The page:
AM-Pharma still on track with sepsis drug despite mixed phase 2 readout

The pharma industry doesn’t have a strong record when it comes to trying to find treatments for sepsis, but AM-Pharma has today reported what looks like a rare win.

The Dutch biotech has just reported a greater than 40% reduction in mortality for its recombinant form of the enzyme alkaline phosphatase (recAP) compared to placebo in sepsis-related acute kidney injury (AKI). Kidney damage is a common early consequence of the havoc that results from the overblown immune response to infection that occurs in sepsis patients.

AM-Pharma’s CEO Erik van den Berg told FierceBiotech that the intention now is to move the program into a phase 3 study in consultation with clinical investigators, regulators and, of course, Pfizer, which took out an option on the company back in 2015.

In the trial, recAP—which has a fast-track designation from the FDA—was compared to placebo on top of standard therapy with antibiotics—still the primary treatment option for sepsis patients along with supportive care.

The data isn’t a home run. The study in 301 patients—called STOP-AKI—missed its primary endpoint of showing an improvement in kidney function in the first week. However, it did show a “significant, progressive and sustained improvement” in renal function over the 28-day study period, without any major toxicity issues.

Nevertheless, the mortality reduction coupled with renal function data suggests that the program remains on track in an indication that analysts have suggested could deliver blockbuster sales for a safe and effective product.

Van den Berg said that the study “missed its primary endpoint … it met the primary objective of showing recAP could ameliorate kidney damage,” adding that it is actually more important to have demonstrated an impact of the drug on a hard clinical endpoint such as survival.

“The data is directive of the way we should go with recAP” in pivotal testing, he said, and the company will now spend a few months discussing a phase 3 protocol in sepsis-related AKI, as well as its plans in AKI resulting from other causes and inflammatory bowel disease, another key target for the drug.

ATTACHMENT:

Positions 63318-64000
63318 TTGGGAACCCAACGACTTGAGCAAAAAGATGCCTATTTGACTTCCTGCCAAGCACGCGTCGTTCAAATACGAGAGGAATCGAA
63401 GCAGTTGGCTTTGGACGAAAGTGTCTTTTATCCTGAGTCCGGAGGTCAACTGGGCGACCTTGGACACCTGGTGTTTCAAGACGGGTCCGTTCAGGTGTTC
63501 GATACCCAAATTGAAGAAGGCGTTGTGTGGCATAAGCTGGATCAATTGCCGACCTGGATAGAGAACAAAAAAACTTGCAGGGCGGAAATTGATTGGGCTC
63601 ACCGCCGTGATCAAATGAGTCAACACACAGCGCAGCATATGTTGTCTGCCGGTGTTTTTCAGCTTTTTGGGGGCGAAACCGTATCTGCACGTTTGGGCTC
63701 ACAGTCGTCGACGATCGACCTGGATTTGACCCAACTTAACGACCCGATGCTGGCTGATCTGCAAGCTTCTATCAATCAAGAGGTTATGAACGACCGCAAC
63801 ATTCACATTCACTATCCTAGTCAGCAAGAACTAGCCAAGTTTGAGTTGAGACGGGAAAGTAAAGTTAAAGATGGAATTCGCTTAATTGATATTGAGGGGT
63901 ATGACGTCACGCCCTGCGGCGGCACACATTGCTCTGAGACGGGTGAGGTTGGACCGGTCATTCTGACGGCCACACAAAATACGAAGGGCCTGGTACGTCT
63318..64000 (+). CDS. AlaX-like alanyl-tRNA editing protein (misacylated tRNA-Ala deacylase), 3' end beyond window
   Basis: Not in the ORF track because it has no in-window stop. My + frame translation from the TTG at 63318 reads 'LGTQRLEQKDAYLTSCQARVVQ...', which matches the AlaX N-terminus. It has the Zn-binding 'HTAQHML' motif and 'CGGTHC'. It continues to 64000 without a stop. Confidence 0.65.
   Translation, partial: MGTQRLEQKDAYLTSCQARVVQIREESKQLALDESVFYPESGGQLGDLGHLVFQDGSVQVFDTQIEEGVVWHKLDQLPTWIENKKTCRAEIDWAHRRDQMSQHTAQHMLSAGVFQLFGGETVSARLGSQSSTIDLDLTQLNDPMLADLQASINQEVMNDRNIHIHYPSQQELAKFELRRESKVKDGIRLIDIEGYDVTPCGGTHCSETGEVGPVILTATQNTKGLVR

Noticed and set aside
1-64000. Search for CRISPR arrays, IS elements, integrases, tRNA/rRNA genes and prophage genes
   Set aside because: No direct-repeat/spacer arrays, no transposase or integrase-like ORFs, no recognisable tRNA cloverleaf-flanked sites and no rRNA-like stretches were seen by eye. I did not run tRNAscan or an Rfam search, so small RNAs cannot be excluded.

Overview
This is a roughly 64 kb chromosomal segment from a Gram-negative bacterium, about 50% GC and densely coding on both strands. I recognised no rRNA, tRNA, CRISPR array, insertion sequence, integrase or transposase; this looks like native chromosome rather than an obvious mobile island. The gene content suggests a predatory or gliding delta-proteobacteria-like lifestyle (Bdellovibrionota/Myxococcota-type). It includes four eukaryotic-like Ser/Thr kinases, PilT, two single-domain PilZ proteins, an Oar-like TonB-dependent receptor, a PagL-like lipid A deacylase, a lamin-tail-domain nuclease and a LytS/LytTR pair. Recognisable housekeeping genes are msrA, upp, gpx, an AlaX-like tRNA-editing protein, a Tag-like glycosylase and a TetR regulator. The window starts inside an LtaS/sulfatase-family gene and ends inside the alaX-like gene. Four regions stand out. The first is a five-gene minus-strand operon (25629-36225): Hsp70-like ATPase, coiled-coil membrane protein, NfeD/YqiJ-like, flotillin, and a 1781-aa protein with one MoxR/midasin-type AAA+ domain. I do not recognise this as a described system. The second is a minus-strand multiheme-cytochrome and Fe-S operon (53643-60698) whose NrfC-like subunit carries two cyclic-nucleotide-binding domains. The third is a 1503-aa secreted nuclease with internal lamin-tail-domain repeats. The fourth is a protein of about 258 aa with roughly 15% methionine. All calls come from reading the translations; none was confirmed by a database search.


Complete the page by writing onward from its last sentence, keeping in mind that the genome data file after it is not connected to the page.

The positive phase 2 data put sepsis-related AKI at the top of the priority list, he suggested. If confirmed in further trials, the drug could be a big step forward in hospital-acquired AKI, which affects around three million patients in Europe, the U.S. and Japan every year and kills roughly 700,000 patients.

Past efforts to develop a drug for sepsis or related conditions have almost entirely ended in failure. Way back in the 1990s, Centocor’s Centoxin and Xoma’s E5 were the first high-profile casualties, while more recent failed programs include Eisai’s eritoran, Agennix’s talactoferrin and AstraZeneca/BTG’s CytoFab, which all failed in late-stage testing.

Meanwhile, the only drug approved for sepsis to date—Eli Lilly’s Xigris (drotrecogin alfa)—was withdrawn after postmarketing studies showed it actually had little benefit. Xigris never achieved the sales projected on its approval in 2001 with sales of around $1.5 billion over its 10-year spell on the market.

“We are delighted with the outcomes of our STOP-AKI Phase 2 study,” said van den Berg. “This is a major advance in the development of recAP, which could have a significant impact on patients with AKI, for whom there is currently no treatment available.”

The results of the study are being presented today by principle investigator Peter Pickkers, M.D., Ph.D., of Radboud University Medical Center at the AKI & CRRT 2018 conference in San Diego.